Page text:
Responding to a clear need from governments such as Santiago’s, a group of organizations formed a collaboration focused on reimagining the current land classification and monitoring process.
The team emerged with a streamlined solution – one that breaks the barriers of existing technology. Eliminating the need for expensive infrastructure, Collect Earth Online is cloud-based and free of charge, with no download required.
Collect Earth Online provides an intuitive, web-based data collection interface that enables multiple users to contribute to labeling the landscape for monitoring and classification purposes. To start, users create projects that bring together multiple sources of imagery of the earth’s surface. Next, they can pair imagery with a customizable labeling questionnaire, which allows other users to contribute data. Crowdsourcing data (or leveraging “community science”) enables users to collect large amounts of data quickly to answer important questions such as, “Is this land forested?” or “Do you see evidence of a mine in this location?” To date, 4,500+ users have collaboratively assigned labels to over 9 million sample plots in Collect Earth Online.
Collect Earth Online leverages four decades of satellite data, and connects users to multiple sources of imagery of the earth’s surface in one place. Imagery offered includes:
Armed with access to crisp satellite imagery and the ability to crowdsource data collection, users can more easily collect mission-critical information about their landscape of interest. Information on forest loss, crop locations, changes in vegetation, and soil erosion can then be leveraged to understand what’s happening on the ground and advance the fight against climate change.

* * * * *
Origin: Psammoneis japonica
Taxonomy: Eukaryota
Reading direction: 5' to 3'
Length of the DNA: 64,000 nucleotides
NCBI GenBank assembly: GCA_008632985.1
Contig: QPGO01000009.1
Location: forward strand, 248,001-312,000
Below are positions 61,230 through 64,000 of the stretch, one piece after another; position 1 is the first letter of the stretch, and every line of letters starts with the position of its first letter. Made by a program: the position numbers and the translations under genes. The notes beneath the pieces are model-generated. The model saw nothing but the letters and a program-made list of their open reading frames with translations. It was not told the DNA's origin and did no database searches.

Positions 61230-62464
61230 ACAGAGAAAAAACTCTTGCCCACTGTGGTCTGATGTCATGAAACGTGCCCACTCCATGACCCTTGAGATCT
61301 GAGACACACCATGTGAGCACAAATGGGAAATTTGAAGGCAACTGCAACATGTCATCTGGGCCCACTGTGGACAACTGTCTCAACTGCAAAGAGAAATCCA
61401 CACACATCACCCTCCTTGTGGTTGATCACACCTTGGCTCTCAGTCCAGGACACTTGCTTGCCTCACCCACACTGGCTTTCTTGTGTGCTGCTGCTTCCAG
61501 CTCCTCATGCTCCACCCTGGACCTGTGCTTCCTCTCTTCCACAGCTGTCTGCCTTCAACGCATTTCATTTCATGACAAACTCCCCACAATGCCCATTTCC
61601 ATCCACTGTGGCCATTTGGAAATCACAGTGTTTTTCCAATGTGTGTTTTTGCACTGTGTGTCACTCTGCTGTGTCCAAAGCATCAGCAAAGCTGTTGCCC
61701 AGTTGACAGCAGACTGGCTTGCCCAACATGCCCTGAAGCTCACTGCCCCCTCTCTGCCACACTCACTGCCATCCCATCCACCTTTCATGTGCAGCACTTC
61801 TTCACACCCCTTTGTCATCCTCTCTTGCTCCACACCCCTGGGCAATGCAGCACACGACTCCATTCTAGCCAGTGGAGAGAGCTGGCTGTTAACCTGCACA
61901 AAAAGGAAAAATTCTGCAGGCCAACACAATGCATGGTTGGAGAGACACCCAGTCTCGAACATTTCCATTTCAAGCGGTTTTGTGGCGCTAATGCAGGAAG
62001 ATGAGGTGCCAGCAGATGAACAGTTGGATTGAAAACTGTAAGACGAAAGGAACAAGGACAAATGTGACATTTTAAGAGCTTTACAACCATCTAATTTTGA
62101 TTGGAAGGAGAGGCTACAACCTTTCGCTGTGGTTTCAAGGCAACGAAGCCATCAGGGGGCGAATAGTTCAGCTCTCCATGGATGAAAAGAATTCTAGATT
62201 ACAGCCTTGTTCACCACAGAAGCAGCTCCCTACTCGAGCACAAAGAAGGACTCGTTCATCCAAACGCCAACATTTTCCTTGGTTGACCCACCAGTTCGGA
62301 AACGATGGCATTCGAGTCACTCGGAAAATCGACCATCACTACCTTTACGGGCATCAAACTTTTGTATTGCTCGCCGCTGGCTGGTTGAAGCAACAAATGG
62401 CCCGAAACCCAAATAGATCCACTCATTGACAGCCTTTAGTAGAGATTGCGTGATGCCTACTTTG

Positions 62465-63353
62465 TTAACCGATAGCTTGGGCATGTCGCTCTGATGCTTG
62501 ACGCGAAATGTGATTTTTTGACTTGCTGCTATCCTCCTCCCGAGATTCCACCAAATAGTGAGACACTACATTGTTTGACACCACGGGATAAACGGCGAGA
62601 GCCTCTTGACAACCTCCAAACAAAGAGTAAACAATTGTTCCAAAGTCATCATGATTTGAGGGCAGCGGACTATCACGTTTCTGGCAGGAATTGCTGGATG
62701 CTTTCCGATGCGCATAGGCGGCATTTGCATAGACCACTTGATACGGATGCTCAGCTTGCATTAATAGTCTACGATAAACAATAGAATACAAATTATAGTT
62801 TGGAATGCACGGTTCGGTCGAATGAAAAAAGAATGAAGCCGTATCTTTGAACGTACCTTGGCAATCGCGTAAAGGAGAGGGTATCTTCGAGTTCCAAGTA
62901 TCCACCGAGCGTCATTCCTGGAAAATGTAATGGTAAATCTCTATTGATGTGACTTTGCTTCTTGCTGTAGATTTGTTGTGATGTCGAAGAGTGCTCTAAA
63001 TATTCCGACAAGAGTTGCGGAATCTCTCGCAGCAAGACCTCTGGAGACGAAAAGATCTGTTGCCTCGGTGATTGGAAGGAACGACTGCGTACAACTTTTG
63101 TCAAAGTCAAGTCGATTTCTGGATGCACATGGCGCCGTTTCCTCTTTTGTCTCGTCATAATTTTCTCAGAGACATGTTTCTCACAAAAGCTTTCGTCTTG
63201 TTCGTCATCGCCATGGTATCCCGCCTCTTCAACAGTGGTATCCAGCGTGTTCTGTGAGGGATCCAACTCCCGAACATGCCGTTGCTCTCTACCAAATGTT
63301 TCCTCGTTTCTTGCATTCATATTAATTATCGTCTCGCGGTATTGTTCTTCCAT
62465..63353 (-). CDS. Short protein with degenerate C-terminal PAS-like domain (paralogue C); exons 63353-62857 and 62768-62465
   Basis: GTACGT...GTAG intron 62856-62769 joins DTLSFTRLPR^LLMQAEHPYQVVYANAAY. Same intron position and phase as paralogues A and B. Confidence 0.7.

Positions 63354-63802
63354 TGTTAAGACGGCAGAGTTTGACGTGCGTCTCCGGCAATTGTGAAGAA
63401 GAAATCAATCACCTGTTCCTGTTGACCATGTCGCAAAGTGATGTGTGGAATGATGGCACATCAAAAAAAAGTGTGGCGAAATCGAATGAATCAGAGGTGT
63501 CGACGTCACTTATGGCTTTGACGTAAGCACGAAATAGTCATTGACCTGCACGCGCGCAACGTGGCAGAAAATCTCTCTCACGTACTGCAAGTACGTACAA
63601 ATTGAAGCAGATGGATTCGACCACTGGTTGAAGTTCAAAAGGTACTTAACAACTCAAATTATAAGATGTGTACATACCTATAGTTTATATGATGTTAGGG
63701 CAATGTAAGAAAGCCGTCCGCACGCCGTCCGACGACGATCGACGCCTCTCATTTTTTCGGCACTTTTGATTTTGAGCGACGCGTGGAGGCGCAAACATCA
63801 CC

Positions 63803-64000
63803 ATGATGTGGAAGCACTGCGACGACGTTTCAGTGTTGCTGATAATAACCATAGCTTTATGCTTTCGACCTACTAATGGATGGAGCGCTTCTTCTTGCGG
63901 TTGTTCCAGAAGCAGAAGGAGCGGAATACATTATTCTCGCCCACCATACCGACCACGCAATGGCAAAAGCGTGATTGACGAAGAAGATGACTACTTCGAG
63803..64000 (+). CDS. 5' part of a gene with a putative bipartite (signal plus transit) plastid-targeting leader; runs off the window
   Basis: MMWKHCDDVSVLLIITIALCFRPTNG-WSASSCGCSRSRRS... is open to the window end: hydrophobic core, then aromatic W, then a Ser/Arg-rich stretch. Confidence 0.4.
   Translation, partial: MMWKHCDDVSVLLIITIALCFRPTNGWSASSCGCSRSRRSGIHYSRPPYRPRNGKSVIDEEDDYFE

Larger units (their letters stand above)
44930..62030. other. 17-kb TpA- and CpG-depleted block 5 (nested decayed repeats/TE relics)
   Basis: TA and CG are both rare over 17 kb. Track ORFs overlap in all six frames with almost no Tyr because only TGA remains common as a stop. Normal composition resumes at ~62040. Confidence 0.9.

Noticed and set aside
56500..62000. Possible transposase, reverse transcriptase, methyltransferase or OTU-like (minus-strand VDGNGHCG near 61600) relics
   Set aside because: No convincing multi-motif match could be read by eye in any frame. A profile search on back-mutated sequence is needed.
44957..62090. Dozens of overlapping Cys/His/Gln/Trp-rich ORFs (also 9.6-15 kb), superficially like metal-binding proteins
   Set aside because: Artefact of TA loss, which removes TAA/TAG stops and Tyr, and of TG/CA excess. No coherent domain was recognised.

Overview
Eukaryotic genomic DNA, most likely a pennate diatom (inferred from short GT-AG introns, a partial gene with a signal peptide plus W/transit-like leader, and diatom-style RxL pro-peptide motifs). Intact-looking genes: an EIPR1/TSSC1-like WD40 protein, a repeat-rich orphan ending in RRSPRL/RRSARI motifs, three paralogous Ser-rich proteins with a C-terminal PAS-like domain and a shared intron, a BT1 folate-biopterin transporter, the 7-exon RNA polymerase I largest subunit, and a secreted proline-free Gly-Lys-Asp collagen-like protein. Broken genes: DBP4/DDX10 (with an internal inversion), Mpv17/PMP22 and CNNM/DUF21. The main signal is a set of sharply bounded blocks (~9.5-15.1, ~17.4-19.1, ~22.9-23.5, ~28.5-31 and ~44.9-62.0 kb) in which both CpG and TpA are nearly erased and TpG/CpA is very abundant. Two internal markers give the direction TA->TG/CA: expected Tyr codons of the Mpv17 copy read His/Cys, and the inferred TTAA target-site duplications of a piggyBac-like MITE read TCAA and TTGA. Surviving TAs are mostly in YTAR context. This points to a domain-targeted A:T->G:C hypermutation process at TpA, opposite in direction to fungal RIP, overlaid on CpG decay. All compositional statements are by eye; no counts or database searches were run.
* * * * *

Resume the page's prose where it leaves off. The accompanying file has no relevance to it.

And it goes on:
Mette Wilkie, Chief of Policy and Resources for FAO’s Forestry Division, says:
“This innovation allows collection of up-to-date data about our environment and its changes in a more efficient and participatory manner using the local experts that know the landscape and the underlying ecology. Thus, it helps us to obtain and upscale practical inputs at a time when environmental challenges are taking on urgent and unprecedented importance.”
According to Karis Tenneson, head of the Environmental Mapping team at Spatial Informatics Group, the company providing the development resources that power Collect Earth Online:
“Armed with the consistent, reliable data they need, including the high-resolution imagery from Planet NICFI, government officials can take direct action, whether it’s advocating for legal protection against land clearance or enforcing conservation policy. They also have the opportunity to develop targeted solutions that address underlying socio-economic causes of deforestation and forest degradation.”
Want to learn more about how our customers use Collect Earth Online functionality to drive impact?
Stay tuned for a deep dive into feature functionality and customer use cases.
The organizations that contributed time and resources to build Collect Earth Online include: